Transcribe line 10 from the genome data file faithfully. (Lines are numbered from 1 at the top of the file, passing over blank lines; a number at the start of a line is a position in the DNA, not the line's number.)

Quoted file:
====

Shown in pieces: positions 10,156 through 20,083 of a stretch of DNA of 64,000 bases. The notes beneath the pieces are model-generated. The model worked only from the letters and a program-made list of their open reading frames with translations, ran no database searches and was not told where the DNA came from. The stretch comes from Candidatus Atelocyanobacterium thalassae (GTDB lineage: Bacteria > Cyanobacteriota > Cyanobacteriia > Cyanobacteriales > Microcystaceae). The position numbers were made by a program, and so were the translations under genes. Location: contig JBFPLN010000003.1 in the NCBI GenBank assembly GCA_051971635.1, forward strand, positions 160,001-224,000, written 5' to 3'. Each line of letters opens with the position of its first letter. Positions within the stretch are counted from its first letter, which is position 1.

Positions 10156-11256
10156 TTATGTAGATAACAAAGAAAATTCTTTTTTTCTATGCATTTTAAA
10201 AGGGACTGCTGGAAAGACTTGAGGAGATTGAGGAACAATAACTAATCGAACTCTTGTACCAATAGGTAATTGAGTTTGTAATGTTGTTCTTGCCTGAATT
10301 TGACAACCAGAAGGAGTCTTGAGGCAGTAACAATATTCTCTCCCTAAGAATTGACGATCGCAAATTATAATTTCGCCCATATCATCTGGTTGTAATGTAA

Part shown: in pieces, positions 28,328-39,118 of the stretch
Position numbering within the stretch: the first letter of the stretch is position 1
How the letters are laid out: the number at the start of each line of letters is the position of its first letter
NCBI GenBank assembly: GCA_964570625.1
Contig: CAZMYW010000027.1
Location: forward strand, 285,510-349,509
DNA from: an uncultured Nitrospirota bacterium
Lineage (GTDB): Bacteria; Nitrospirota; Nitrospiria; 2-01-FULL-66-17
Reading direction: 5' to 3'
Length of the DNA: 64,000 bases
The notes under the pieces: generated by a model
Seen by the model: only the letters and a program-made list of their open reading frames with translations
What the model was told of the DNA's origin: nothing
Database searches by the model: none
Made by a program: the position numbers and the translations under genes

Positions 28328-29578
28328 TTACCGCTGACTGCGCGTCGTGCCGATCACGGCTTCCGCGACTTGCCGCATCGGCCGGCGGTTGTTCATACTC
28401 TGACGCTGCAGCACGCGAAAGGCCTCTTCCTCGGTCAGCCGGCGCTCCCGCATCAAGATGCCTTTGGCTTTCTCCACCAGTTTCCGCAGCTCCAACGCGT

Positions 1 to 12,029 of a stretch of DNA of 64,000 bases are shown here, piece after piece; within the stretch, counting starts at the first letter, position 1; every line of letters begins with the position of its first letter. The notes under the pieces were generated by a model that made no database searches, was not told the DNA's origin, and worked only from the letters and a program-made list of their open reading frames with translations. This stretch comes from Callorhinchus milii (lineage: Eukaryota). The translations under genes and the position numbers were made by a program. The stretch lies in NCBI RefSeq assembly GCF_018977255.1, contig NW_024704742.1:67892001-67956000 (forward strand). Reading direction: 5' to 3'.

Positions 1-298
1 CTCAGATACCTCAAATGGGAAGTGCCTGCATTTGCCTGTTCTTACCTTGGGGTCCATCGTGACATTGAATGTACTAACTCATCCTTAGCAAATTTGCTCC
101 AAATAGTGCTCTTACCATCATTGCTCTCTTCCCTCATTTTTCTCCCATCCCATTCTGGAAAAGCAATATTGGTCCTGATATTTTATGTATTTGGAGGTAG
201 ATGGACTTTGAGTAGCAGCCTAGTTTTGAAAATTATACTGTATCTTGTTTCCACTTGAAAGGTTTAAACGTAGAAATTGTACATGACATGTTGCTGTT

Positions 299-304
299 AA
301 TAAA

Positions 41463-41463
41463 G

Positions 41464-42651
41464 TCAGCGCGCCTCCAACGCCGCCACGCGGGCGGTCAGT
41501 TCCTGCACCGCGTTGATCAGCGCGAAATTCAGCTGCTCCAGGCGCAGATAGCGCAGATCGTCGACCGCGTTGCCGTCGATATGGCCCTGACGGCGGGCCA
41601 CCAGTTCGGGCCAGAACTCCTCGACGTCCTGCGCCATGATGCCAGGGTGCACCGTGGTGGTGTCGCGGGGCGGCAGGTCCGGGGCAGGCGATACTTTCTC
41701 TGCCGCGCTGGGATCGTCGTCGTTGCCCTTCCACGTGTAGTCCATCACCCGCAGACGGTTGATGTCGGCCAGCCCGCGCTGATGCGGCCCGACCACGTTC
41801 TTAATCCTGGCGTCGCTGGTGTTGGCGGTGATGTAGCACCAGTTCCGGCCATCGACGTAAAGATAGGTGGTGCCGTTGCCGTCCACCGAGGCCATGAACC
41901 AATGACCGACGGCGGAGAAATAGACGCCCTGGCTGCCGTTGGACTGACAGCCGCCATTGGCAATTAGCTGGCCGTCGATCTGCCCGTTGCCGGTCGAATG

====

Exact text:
Contig: CAZMYW010000027.1